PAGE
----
Rekha comes back and has informal chats with her peers and friends in her team as well as the other teams.

Some of her older colleagues like Roopa, Prakash and Seema think that they should not worry since surely this will not affect them. After all, they have been with the organization from the early days and they have been doing well. In case such a situation comes up, there might be a considerable severance pay and time enough to look for another opportunity and then they will also have a genuine reason to look for a new job.

Some employees have concluded that there is no job security and that the company leadership and management will do what is in the best interests of the company and the employees’ interests may not be an impacting factor. So in the next week, many like Rekha have started actively looking for opportunities and giving interviews. Now there is a buzz in the industry that this company is downsizing for whatever reasons.

  • This is the era of startups and many of the founders and their investors are interested in an early exit strategy. While that’s all good where investment and returns are concerned, the overall business evaluation is also based on the talent on board – especially true for knowledge-centric companies. Process centricity and its new-age counterpart – AI and machine learning said and done, one human error or sabotage can deeply impact the brand and its evaluation. Leadership communication and bonding efforts are very important. A clear communication strategy while effecting redundancies coupled with a reasonable and humane approach is a must.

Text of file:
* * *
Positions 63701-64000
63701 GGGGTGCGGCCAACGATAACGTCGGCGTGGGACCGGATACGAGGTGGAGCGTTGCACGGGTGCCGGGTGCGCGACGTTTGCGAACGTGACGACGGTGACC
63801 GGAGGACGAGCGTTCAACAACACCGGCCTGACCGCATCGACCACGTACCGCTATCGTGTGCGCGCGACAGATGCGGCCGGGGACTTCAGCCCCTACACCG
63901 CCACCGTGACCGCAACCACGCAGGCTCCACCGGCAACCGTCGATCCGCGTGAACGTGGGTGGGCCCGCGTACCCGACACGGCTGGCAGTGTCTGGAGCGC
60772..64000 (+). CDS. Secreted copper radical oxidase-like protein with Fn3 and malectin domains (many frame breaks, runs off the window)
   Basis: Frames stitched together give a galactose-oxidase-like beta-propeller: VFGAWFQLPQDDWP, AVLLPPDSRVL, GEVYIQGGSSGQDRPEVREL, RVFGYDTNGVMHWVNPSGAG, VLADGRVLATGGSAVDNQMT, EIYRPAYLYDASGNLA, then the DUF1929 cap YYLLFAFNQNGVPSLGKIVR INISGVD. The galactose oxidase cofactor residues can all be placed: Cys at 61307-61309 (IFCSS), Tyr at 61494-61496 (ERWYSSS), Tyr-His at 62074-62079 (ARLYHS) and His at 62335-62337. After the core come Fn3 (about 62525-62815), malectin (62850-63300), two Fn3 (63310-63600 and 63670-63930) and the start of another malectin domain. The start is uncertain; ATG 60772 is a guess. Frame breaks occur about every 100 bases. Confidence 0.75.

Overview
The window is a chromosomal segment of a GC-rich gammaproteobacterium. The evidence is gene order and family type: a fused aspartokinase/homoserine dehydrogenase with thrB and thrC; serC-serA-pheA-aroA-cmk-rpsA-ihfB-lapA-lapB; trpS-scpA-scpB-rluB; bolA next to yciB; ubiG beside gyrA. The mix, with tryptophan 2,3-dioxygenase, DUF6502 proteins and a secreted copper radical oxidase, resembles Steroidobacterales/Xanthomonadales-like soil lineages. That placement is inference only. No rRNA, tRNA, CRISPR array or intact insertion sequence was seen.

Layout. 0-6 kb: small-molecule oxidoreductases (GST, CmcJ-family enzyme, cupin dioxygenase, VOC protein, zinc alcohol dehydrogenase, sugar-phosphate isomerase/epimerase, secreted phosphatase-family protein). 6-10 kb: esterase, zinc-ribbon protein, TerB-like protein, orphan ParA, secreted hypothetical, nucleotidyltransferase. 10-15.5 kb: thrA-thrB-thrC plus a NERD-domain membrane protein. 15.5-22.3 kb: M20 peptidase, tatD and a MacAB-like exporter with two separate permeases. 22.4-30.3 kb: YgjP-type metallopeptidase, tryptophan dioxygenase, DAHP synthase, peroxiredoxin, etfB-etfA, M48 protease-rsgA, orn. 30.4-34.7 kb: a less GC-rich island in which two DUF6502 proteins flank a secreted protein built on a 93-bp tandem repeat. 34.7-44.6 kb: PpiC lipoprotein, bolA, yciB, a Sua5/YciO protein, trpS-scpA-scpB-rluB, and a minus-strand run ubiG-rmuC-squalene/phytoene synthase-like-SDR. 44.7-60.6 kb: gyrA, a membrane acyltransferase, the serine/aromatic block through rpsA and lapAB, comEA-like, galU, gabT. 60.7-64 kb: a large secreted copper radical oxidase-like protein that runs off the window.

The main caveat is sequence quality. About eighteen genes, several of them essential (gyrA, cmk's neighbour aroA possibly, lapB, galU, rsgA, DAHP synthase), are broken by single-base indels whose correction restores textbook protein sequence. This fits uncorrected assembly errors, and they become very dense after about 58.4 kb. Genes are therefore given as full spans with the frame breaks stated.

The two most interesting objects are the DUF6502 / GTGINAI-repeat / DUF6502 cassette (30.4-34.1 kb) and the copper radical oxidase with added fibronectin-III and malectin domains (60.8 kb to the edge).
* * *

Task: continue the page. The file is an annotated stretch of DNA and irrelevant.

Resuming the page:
• Your millennials are savvy with online global activism, crowdfunding and have a strong ‘sense of justice’. They take to the internet and online review platforms to write reviews about company culture and ethics without a second thought. They may not be as long-suffering as your Gen X employees were. They may not wait around hoping that they will be spared the axe of a layoff. They may be more proactive in such situations.


Ravi heads global HR for this data analytics-based start-up and is about to put in place some important systems. He shares with his team, his observations on Change Management from previously heading HR with a reputed company in the service sector. My previous workplace, he tells his team, was mostly made up of the baby boomers and around 40% of Gen X workforce. Implementing the biometric system, the online HR self-service portal or implementing an online performance management system was a year-long project with close to half the year spent on carefully structured communication on why it was important to move to an online service and what would change and what would not and then the other half spent in repeated training and parallel systems running. We even had to think of a WIIFM statement (What’s in it for me) relevant to the workforce, in order to encourage them to adopt the new system. Today, as we are planning to implement a new travel booking and expense reporting system, our timelines are much shorter. We target moving completely onto the new system with no parallel system within a quarter. Now, this is good, since this means we can move on to further new and interesting projects.